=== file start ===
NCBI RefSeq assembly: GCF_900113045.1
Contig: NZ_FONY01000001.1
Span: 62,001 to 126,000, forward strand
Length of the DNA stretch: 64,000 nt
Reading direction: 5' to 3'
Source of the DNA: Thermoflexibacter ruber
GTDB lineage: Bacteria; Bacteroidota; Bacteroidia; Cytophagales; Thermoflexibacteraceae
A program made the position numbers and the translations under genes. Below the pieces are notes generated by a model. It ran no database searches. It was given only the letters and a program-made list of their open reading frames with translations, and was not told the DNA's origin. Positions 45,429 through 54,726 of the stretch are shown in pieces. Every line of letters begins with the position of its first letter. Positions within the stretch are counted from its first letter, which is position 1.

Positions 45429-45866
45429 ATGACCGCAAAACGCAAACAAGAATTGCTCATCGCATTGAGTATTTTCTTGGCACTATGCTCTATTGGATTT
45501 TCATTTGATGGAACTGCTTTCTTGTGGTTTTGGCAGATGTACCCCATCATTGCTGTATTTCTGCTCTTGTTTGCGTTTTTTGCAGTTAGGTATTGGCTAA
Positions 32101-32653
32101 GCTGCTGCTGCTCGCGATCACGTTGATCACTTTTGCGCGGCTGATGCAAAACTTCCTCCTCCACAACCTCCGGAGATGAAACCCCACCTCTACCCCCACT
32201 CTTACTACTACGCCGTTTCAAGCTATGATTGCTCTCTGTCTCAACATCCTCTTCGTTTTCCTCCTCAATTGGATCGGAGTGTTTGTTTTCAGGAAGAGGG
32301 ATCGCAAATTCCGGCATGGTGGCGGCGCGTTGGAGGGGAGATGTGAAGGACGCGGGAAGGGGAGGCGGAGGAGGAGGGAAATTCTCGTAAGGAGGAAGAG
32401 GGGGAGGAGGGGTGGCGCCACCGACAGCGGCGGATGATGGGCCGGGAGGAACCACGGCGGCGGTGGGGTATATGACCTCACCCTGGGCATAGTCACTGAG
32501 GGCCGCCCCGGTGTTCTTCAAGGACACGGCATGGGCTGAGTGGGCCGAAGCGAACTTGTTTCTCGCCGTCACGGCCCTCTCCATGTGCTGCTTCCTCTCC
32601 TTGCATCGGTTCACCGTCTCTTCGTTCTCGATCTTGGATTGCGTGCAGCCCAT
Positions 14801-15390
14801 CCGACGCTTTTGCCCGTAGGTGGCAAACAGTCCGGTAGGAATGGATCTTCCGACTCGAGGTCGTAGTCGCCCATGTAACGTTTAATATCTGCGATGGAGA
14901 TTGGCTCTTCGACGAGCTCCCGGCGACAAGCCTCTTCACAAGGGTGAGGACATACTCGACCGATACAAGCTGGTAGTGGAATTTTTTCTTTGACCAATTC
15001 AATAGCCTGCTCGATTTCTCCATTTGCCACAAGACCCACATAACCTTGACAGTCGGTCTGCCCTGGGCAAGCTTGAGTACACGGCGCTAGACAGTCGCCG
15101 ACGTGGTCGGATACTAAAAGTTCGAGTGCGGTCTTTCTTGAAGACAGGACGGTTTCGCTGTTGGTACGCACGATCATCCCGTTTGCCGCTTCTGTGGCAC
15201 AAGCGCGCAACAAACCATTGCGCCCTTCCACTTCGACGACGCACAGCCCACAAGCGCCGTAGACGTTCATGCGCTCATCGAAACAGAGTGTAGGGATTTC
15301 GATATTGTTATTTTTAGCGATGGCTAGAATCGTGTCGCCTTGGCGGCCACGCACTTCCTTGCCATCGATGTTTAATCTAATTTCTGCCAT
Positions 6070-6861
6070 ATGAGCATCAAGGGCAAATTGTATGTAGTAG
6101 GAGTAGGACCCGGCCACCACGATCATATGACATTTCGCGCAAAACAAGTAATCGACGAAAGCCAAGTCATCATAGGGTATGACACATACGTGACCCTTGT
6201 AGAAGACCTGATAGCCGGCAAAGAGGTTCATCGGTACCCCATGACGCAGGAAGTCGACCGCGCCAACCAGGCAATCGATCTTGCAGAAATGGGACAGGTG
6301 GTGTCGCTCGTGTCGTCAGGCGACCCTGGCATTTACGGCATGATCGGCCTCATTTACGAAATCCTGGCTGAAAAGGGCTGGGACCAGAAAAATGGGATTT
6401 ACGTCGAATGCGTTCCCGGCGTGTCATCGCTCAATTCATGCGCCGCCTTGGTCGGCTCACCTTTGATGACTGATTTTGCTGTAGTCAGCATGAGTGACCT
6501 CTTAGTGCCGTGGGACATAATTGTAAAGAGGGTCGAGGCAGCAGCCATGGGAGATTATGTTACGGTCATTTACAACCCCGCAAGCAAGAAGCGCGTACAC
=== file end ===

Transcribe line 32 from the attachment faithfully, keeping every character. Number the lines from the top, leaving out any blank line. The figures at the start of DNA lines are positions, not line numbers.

6501 CTTAGTGCCGTGGGACATAATTGTAAAGAGGGTCGAGGCAGCAGCCATGGGAGATTATGTTACGGTCATTTACAACCCCGCAAGCAAGAAGCGCGTACAC